"We remember the legacy of your work for the recognition of human rights for the individual"

by Gabriel Cox

The speech by Gabriel Cox, granddaughter of Sir Hersch Lauterpacht, at the 2023 Ceremony at Milan Garden of the Righteous Worldwide.

Thank you for organising this wonderful event today.

I am Hersch Lauterpacht's granddaughter. It is an honour and privilege to be here in your beautiful city, Milan, as a representative of our family. Regrettably, I did not know my grandfather. He sadly died a few years before I was born.

However, as a young child, I was aware of Hersch's importance, as one of the leading international lawyers of the 20th Century, and his enormous contribution to law, international peace and justice. I was also aware of the horrors of the Holocaust, in which Hersch lost almost his entire family. Hersch's wife, my grandmother Rachel, lived close by when I was growing up in Cambridge. She was devoted to Hersch and always talked with love, admiration, and affection about him.

Granny explained that he was a serious man, a loyal friend and that he had a great sense of humour. He was also a phenomenal linguist who spoke many languages, including Italian. He worked to a strict schedule, insisted on meals at regular times and on total silence when he was in his study. He loved classical music, in particular Bach and Beethoven.

Hersch’s story is remarkable, given his humble origins. He was born in 1897 in Żółkiew, a small village in the Austro-Hungarian Empire. His family was Jewish. Education and books were very important to them. Hersch attended the University of Lviv and later continued his legal studies in Vienna. There he met and married Rachel Steinberg in 1923. They soon moved to London and in only a few months Hersch had taught himself English, in part by going to the cinema and listening to the BBC. He entered the London School of Economics as a research student and soon became a lecturer. By 1937 he had been appointed as the Professor of International Law at Cambridge University.

In 1954 he was elected as the British Judge at the International Court of Justice: a remarkable achievement and one that was secured against significant odds. It was during his years in London and Cambridge that Hersch published most of the work for which he has become so widely acclaimed. He was a deep thinker and prolific writer, though I have some sympathy for his loyal secretary who had to decipher his almost illegible hand-writing.

As a non-lawyer myself, I would like to mention two areas of Hersch's work that have touched me deeply, writings that are relevant for a broader audience. There is his remarkable book, An International Bill of the Rights of Man. Written in 1945, it is one of the cornerstones of our modern system of human rights. And, then there is his role in the famous Nuremberg Trials. It was he who introduced the concept of Crimes against Humanity into the Statute and international law, and he wrote large parts of the seminal opening and closing arguments for the British prosecutor, Sir Hartley Shawcross.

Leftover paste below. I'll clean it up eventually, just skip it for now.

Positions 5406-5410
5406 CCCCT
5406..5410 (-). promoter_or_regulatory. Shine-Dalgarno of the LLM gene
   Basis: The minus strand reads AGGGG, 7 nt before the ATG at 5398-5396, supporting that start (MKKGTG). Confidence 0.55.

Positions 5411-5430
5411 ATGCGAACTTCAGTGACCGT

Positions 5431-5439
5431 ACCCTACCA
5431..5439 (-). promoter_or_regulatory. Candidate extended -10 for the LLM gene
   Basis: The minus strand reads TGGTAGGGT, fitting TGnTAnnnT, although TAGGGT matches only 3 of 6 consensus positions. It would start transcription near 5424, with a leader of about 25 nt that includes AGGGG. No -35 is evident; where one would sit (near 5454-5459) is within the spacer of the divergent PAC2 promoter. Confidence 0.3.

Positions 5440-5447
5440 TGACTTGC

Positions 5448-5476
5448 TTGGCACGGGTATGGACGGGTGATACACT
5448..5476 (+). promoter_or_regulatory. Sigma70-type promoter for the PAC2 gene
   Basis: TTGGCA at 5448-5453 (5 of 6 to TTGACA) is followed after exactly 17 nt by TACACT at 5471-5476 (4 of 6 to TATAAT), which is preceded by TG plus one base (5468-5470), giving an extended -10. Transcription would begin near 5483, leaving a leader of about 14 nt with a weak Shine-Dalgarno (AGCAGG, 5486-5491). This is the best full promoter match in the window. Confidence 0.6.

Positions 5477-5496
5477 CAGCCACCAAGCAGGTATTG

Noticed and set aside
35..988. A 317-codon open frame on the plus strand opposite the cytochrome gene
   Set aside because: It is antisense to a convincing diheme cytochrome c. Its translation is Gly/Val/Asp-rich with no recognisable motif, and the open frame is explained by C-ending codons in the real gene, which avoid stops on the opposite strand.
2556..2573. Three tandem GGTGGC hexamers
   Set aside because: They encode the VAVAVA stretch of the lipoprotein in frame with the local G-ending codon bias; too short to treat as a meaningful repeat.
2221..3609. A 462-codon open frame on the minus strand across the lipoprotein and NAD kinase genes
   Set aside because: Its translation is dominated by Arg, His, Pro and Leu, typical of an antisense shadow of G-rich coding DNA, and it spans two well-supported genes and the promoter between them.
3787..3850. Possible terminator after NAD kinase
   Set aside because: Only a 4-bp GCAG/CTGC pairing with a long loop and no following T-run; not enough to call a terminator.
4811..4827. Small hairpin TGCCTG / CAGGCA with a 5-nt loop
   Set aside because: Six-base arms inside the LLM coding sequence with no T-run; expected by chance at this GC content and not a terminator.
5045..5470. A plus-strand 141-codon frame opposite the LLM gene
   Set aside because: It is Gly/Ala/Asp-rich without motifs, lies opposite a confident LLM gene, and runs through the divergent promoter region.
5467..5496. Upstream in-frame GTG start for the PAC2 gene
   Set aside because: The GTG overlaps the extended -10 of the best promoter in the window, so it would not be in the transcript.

It is a source of much happiness to me that in these troubled times, a Convention on the Prevention and Punishment of Crimes Against Humanity is now being negotiated. As a teacher, in London and Cambridge, Hersch taught many future professors, judges, legal practitioners and diplomats. One of his most promising students was his only child, my father, Eli Lauterpacht. Eli in turn inspired generations of pupils, many of whom remain devoted to him. One of them is with me here today, Emanuella Gillard, who was Eli's student, research assistant and is now an active international humanitarian lawyer.

The Lauterpacht spirit – father and son - also lives on through the Lauterpacht Centre for International Law in Cambridge. At this research centre, generations of new students share their interests and passions for the idea of the rule of law in international relations. It is important to remember people who have passed, so I would like to conclude here with a personal reflection: It is my belief, that saying the name of someone who has died, helps to keep them alive in our minds:

For Hersch's parents, Deborah and Aaron, for Hersch's siblings, Sabrina and David, may you, and all the other victims of the Holocaust, rest in peace. For my grandfather, Hersch Lauterpacht, the world remembers you and is grateful for your ideas and your ideals. We remember the legacy of your work for the recognition of human rights for the individual, rights that are now firmly enshrined in law. These laws provide the framework and umbrella that protects each and every one of us here today. Thank you.

Gabriel Cox, granddaughter of Sir Hersch Lauterpacht,

Analysis by

7 March 2023

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